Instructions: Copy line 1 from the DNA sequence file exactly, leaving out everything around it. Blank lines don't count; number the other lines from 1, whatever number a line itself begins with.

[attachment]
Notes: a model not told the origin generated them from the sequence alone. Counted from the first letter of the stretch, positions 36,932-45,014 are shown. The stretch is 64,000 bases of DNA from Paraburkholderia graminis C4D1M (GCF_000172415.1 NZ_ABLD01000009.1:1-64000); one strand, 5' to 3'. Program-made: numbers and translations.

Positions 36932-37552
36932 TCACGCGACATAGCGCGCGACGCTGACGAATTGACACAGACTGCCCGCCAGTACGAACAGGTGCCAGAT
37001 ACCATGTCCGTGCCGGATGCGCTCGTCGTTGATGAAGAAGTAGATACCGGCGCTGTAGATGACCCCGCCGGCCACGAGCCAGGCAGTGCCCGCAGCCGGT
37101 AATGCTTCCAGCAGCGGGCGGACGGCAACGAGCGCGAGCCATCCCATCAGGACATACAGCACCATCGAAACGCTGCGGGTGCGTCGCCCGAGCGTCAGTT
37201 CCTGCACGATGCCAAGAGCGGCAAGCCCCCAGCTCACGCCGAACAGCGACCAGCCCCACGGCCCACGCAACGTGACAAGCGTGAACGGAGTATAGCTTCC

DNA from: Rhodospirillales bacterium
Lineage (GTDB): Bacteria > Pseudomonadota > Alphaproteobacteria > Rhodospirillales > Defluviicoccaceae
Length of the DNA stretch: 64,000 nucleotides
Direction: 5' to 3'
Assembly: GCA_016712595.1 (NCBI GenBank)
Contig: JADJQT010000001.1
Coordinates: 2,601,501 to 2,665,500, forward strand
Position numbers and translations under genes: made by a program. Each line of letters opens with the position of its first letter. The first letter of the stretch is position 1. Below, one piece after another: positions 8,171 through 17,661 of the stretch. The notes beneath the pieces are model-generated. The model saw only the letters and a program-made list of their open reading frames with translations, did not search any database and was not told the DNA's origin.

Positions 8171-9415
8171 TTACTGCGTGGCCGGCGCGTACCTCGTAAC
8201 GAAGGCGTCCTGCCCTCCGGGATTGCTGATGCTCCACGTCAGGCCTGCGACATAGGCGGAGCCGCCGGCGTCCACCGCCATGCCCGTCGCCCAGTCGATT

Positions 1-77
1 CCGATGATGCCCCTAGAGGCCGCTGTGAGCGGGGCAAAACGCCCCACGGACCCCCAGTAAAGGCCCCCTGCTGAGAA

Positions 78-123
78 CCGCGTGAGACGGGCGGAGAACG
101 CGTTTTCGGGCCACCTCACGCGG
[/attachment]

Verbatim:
Notes: a model not told the origin generated them from the sequence alone. Counted from the first letter of the stretch, positions 36,932-45,014 are shown. The stretch is 64,000 bases of DNA from Paraburkholderia graminis C4D1M (GCF_000172415.1 NZ_ABLD01000009.1:1-64000); one strand, 5' to 3'. Program-made: numbers and translations.